Around FOSDEM this year we have found some fresh manpower for Kube! Please welcome Rémi, who is doing an internship with us, and is working on Kube during that time. He was quick to land his first few patches and is now busy implementing the first few steps for CalDAV based calendaring support.
I for one am exited to see what he will come up with =)
The most recent addition to Kube is fulltext search. It’s a complex enough topic that we don’t really want to implement it in our key-value store that we use for the rest of the data, which is why we’re using Xapian to do the heavy lifting.
Kube is an offline capable client, and as such we also want search to work without an internet connection. However, we naturally can only search the data that you have available locally. Normally this means we’ll have subject and recipients indexed for all your mail, and the complete content for all mails that you have every viewed/downloaded.
In the long run we’ll want to extend that with server-side searching for when you’re connected to the server, so that you could indeed search through all your data, without having to first download it all. But that is a task for another day.
So here it goes; Fast as you type searching of your emails:
For more info about Kube, please head over to About Kube.
To build a reliable product it is essential that we build ways for us to ensure that what we build also works as expected. In its simplest form that means that you try what you build, the assumption being that if it works for you, it works for everyone.
By now we all know that “works for me” is not enough, but there are also a variety of additional challenges;
It’s not enough to only test when a feature is first implemented, the tests need to be repeated regularly to ensure nothing breaks that once worked.
There is a balance to be struck between over- and under- testing. Tests need to be of high quality and have to be maintained with the system, otherwise they become a burden instead of an asset.
The right things need to be tested. Test things that are too trivial and you end up with loads of tests with little value (but a maintenance cost). Test things that are too complex and your tests become fragile and don’t tell you what broke, making fixing it harder.
The testenvironment needs to be realistic enough so we test the right things (e.g. we don’t want to test the internet connection typically), yet also removes the bits that we don’t have under our control, so we test our system only. That ensure that the test remain reliable and are fast to run (so they are run regularly).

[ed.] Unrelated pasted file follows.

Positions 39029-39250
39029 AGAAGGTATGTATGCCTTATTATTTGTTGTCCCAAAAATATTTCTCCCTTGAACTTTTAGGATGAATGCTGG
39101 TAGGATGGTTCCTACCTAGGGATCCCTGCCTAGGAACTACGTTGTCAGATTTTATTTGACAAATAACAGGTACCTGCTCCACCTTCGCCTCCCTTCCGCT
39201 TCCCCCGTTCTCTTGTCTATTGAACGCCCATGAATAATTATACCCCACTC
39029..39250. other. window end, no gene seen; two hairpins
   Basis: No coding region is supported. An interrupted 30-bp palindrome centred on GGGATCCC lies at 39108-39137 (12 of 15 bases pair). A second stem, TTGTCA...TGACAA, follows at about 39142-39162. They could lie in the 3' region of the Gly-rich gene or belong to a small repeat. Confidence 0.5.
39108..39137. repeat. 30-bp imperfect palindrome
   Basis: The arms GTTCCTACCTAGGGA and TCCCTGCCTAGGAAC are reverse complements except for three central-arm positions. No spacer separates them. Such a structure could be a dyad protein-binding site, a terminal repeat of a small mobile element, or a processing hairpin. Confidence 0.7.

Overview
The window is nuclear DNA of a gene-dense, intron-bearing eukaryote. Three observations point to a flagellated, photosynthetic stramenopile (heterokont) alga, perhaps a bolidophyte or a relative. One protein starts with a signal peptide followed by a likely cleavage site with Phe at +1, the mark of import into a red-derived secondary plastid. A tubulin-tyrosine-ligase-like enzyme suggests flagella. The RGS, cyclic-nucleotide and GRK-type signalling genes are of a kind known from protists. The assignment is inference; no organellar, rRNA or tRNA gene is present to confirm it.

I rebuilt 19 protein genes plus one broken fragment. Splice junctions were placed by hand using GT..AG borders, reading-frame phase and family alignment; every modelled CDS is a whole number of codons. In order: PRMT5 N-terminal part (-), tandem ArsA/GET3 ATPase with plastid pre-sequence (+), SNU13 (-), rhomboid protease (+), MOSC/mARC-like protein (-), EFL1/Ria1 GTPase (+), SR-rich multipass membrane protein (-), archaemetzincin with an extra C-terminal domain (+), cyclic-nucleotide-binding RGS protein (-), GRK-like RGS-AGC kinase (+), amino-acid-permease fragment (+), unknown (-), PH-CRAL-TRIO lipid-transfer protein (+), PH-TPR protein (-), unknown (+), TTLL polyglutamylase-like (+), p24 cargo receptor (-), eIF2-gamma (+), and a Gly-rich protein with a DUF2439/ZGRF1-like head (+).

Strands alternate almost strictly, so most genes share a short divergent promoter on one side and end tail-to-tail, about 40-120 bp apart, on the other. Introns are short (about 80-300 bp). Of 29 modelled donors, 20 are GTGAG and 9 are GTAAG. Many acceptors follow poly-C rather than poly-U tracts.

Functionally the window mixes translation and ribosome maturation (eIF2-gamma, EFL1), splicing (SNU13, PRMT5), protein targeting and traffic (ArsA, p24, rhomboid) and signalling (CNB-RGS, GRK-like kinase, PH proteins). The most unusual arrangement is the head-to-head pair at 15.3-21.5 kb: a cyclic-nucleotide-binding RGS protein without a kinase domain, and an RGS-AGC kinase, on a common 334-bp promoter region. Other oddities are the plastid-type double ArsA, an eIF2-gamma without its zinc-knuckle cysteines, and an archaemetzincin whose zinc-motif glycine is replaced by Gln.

One of the most frustrating user experiences is when you get an error message that you can’t do anything about, or even worse, that you don’t even understand.
While it’s very well possible that the error message is entirely justified, wouldn’t it be great if the system didn’t just tell you that something is wrong, but also what you can do about it? Error messages can be even more infuriating if they block you from doing your work even if they are not directly related, thus interrupting your workflow unnecessarily. Wouldn’t you rather have a notification that something does not work as it should, while otherwise letting you go about what you wanted to do, instead of just popping up a blocking popup that you have to click away before you can do anything else?
If you ever wanted to try Kube a great way to do so is with a Kolab Now account. You will not only reap the benefits of using an secure, Switzerland hosted Open Source service, but you will also help sustain the development of Kube.
Kube now sports a sign-up link, allowing you to sign up directly from the setup page, which will result in a Kube Kolab Now account.
The Kube Kolab Now account is special in that its feature set will follow the Kube feature set, and so will its price. So if you sign up now, for a more limited feature set, you not only benefit from a reduced price but also receive free upgrades in the future as we’re adding new features to Kube! You can still take advantage from the web interface from the beginning though, if you want to complement Kube with that.
Even if you are not sure if you want to take out a subscription, the 30 day trial allows you to test the service and get a full refund if you’re not satisfied.
While working on our flatpak build infrastructure I noticed that the flatpak is much larger than it should be. After quickly digging into the flatpak one of the culprits was quickly found; a bunch of unnecessary files such as include files were left.